Coroner’s inquest into police-involved death of Jacob Setah recommends better mental health services, review of taser use

Kamloops, B.C. [April 15]—The Jury presiding over the coroner’s inquest into the death of Jacob Setah has issued 15 recommendations following four days of hearings into the circumstances surrounding the 18-year-old’s death.

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Setah had been committed under the Mental Health Act and jumped to his death after police attempted to apprehend him with the use of a taser when he escaped from the psychiatric unit at Royal Inland Hospital and climbed onto the ledge of the parkade. The Inquest investigated the availability of mental health services in rural communities, the decision to transfer Jacob from Williams Lake to Kamloops, and the RCMP’s policies on taser deployment.

Jurors heard from doctors, psychiatric nurses, and community mental health workers, all of whom testified to the multiple barriers that exist in accessing mental health services in rural communities and on reserve. The jury recommended significant changes to how these services are delivered to First Nations communities, including a call to introduce a youth mental health crisis response team, and to explore the expansion of video conferencing health services.

The jury also heard how Jacob was transferred away from his home to Royal Inland Hospital against his family’s will due to a lack of appropriate psychiatric facilities in Williams Lake, and recommended changes to both the Cariboo Hospital and to community mental health services in the surrounding area to accommodate youth in crisis and their families.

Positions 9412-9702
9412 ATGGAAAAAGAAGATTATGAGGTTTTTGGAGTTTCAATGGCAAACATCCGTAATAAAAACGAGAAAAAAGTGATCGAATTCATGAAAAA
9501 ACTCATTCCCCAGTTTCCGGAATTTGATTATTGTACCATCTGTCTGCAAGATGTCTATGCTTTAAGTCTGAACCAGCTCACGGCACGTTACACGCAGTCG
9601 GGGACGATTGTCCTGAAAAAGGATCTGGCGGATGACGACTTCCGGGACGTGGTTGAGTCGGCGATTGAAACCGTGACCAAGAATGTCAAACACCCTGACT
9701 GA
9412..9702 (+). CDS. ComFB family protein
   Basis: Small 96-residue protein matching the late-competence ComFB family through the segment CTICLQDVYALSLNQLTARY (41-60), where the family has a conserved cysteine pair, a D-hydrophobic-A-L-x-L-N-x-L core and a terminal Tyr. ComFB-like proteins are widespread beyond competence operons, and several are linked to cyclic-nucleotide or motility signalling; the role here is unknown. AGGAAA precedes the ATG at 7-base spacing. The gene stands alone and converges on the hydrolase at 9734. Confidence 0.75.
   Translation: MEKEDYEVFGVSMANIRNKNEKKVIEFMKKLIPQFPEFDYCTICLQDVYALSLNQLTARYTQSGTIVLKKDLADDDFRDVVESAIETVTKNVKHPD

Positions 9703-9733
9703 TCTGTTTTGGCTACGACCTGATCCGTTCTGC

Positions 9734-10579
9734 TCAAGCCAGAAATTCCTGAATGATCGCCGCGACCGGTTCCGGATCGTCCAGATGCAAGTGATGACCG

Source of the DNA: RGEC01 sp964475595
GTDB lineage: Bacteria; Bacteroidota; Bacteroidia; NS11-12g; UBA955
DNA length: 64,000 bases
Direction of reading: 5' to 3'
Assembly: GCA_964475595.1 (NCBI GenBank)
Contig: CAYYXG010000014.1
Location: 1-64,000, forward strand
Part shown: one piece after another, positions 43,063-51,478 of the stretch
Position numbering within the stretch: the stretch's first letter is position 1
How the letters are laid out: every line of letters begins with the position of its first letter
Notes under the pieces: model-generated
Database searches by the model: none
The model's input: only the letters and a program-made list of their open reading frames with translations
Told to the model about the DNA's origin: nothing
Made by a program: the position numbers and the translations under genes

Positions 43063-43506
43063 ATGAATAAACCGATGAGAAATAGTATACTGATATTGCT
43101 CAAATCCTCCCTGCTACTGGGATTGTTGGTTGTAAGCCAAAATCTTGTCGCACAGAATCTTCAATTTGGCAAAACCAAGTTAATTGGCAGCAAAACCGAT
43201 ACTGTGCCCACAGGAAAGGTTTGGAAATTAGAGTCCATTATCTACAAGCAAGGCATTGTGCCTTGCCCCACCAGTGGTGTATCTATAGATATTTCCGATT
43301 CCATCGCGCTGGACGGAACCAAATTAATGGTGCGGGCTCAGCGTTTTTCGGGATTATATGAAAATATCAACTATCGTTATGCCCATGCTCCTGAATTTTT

Russell Myers Ross, Chief of the Yunesit’in Government on Stone Reserve, where Jacob grew up, was present for the duration of the inquest and stated: “Until this Inquest, the facts of the tragedy had been a mystery to the family and community. As a result some of the feelings of anger and grief have resurfaced and there is still a need for healing. The need to support families so they can be deeply involved in their child's care is important, and moving forward, there is more responsibility for all that choose to learn about this event to improve our communities."

After RCMP officers on the scene testified about the use of a taser on Jacob as an attempt to “de-escalate” the situation, and how it ultimately failed, the jury also recommended a review of taser use in critical incidents where someone is threatening self-harm, stating they could not tell whether or not their use was potentially helpful or harmful in these circumstances. An expert on police use of force testified that even in ideal conditions tasers fail about 20% of the time they are deployed, and officers at the inquest conceded that the constable who fired the taser was unaware of other efforts being made to bring in either a crisis negotiator or psychiatrist to speak with Jacob. 

“While we are happy with the findings of the jury, and hopeful that their recommendations will make a difference in preventing deaths like Jacob’s in the future, we still believe there is fundamental lack of understanding from police in how to respond to a mental health crisis” said Doug King, police accountability lawyer with Pivot Legal Society who represented the Yunesit’in Government. “We continue to see an over-reliance on use of force as a means of attempting to resolve a mental health crisis, and have doubts about the adequacy of current mental health training for police responders.”

The jury's full recommendations can be read here.
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Pivot Legal Society is a leading Canadian human rights organization that uses the law to address the root causes of poverty and social exclusion in Canada. Pivot’s award winning work includes challenging laws and policies that force people to the margins of society and keep them there. Since 2002 Pivot has won major victories for sex workers’ rights, police accountability, affordable housing, and health and drug policy.
For additional information or to schedule an interview, please contact:
Douglas King, Lawyer: 778-898-6349, [email protected]
Russell Myers Ross, Chief: 250-302-2189, [email protected]